This articulate and authoritative survey of both the popular and academic trends in anthropology demonstrates the broad relevance of anthropological knowledge and argues for a more inclusive conception of the discipline that engages the public imagination.
Demonstrates the evolving social contexts of British anthropological theory and practice from the mid-19th centuryHighlights the importance of popular anthropology in forming and sustaining the professional disciplineExplores the past and present cross-fertilization of anthropologists, scientists and prominent literary figuresAssesses the pioneering efforts online to advance the role of anthropology in public debates Appeals to a broader readership interested in cultural and intellectual history
Jeremy MacClancy is professor in social anthropology at Oxford Brookes University, UK, and director of the university s Anthropology Centre for Conservation, Environment and Development (ACCEnD). His research has included major studies of the cultural dimensions of nationalism in the Pacific islands of Vanuatu, and a prize-winning analysis of the politicized development of a Basque cuisine in northern Spain. Prof MacClancy is author and editor of books including Consuming Culture (1992), Popularizing Anthropology (1996), Exotic No More: Anthropology on the Front Lines (2002), and Expressing Identities in the Basque Arena (2007).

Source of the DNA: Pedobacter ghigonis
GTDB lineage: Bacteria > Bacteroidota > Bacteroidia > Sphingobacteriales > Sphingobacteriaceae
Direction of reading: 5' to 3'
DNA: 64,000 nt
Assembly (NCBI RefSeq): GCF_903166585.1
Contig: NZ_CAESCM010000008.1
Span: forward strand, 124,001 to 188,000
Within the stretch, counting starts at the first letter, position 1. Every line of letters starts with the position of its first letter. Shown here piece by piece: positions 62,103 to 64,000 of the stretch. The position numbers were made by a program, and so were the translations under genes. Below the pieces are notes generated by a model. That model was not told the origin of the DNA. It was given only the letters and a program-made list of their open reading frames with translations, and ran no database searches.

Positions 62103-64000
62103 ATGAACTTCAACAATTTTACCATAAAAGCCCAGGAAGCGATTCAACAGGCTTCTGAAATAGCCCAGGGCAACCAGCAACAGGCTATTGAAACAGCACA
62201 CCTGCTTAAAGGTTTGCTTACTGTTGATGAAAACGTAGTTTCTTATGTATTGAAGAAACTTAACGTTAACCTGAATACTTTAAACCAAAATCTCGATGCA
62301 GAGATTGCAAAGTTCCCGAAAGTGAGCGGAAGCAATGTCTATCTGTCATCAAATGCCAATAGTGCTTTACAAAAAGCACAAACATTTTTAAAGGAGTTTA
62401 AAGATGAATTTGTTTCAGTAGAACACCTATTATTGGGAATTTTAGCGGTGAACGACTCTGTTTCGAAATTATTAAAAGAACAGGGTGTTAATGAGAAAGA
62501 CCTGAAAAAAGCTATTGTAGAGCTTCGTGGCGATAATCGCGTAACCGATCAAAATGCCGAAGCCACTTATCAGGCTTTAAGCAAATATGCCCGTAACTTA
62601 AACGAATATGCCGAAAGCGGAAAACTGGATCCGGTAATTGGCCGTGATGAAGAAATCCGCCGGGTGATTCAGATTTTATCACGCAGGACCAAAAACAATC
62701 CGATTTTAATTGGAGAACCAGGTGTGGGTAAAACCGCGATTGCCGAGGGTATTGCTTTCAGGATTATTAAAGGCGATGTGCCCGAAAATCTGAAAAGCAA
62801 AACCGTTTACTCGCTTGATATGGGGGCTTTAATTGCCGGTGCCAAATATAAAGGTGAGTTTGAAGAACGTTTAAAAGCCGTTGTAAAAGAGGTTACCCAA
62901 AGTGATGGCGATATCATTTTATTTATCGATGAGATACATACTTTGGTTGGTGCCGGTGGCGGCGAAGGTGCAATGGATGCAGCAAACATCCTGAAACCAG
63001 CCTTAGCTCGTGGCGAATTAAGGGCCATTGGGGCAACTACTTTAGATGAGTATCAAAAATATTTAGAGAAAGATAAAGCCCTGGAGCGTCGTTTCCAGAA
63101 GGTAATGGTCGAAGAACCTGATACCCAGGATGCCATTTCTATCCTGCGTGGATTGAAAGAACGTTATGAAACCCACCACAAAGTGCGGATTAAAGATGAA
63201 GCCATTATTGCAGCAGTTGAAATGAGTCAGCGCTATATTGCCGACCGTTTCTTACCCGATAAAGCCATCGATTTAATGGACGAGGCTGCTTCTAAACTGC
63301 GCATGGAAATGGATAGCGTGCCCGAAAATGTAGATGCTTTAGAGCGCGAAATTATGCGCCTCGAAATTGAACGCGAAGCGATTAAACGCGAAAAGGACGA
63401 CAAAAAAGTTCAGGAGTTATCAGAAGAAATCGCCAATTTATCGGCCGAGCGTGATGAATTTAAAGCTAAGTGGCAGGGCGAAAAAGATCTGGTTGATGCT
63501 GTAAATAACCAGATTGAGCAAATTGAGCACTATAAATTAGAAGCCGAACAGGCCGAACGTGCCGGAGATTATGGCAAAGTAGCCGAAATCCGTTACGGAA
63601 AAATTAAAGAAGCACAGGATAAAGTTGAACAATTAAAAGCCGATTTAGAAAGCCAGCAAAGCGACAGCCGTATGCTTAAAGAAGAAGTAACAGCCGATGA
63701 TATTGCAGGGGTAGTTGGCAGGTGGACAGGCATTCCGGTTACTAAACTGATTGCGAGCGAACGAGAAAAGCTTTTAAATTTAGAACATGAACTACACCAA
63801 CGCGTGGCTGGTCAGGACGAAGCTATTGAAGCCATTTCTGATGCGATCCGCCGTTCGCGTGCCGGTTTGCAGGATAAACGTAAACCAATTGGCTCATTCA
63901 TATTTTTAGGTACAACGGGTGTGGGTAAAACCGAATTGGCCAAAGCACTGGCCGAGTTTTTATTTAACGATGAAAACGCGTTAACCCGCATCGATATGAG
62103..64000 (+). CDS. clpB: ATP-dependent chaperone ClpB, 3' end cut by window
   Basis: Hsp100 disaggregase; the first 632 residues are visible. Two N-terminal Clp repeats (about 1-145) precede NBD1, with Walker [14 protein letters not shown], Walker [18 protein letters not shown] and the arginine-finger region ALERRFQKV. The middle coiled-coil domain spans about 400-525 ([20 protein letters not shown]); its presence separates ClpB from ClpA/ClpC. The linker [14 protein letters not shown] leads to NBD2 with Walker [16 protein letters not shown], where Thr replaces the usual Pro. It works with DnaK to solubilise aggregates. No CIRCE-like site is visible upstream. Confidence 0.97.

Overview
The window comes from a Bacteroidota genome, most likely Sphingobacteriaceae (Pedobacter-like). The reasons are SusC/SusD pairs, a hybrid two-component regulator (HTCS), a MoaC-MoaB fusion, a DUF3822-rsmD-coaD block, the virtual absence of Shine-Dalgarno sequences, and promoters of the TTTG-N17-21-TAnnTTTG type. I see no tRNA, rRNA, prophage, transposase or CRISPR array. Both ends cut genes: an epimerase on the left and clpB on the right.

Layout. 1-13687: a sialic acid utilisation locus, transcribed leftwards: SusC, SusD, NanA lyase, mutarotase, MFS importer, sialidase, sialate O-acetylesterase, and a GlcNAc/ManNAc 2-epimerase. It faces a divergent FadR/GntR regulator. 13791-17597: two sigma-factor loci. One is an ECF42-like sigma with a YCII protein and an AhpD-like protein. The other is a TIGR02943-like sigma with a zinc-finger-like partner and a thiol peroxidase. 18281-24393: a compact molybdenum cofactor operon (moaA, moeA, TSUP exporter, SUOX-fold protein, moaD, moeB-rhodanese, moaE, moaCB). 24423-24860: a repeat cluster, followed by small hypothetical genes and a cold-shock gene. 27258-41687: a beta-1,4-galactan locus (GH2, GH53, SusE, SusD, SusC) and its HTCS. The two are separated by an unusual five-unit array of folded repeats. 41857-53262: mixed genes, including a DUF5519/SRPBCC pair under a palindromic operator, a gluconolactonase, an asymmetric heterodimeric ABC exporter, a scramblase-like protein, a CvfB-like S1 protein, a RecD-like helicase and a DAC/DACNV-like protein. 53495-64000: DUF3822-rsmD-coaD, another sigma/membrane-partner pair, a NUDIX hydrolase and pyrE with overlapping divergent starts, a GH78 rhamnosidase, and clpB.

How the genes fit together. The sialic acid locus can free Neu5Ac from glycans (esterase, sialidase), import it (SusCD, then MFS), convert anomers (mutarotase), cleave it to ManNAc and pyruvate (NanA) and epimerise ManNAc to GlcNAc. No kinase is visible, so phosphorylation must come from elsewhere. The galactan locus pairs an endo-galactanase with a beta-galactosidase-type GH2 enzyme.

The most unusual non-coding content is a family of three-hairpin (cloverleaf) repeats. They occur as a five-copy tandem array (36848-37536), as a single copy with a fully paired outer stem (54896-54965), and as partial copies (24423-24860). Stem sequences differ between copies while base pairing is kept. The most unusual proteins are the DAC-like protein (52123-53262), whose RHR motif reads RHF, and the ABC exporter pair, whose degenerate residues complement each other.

Acknowledgments x 1 Beating the Bounds of Discipline? Innovation at the Margins and Beyond 1 2 John Layard, Study of a Failure : An Innovative Integrated Approach from the Psychoanalyst 58 3 Geoffrey Gorer, Britain s Margaret Mead : Blending Anthropology and Travelogue 81 4 Robert Graves: Empowering Anthropological Modes of Explanation in Myth and Ritual 110 5 Mass Observation: A Radical, Popular Ethnography of the People, by the People, and for the People 135 6 The Literary Image of the Anthropologist 158 7 Parting Comments: Public Interest, Multiple Anthropologies 184 Bibliography 193 Index 228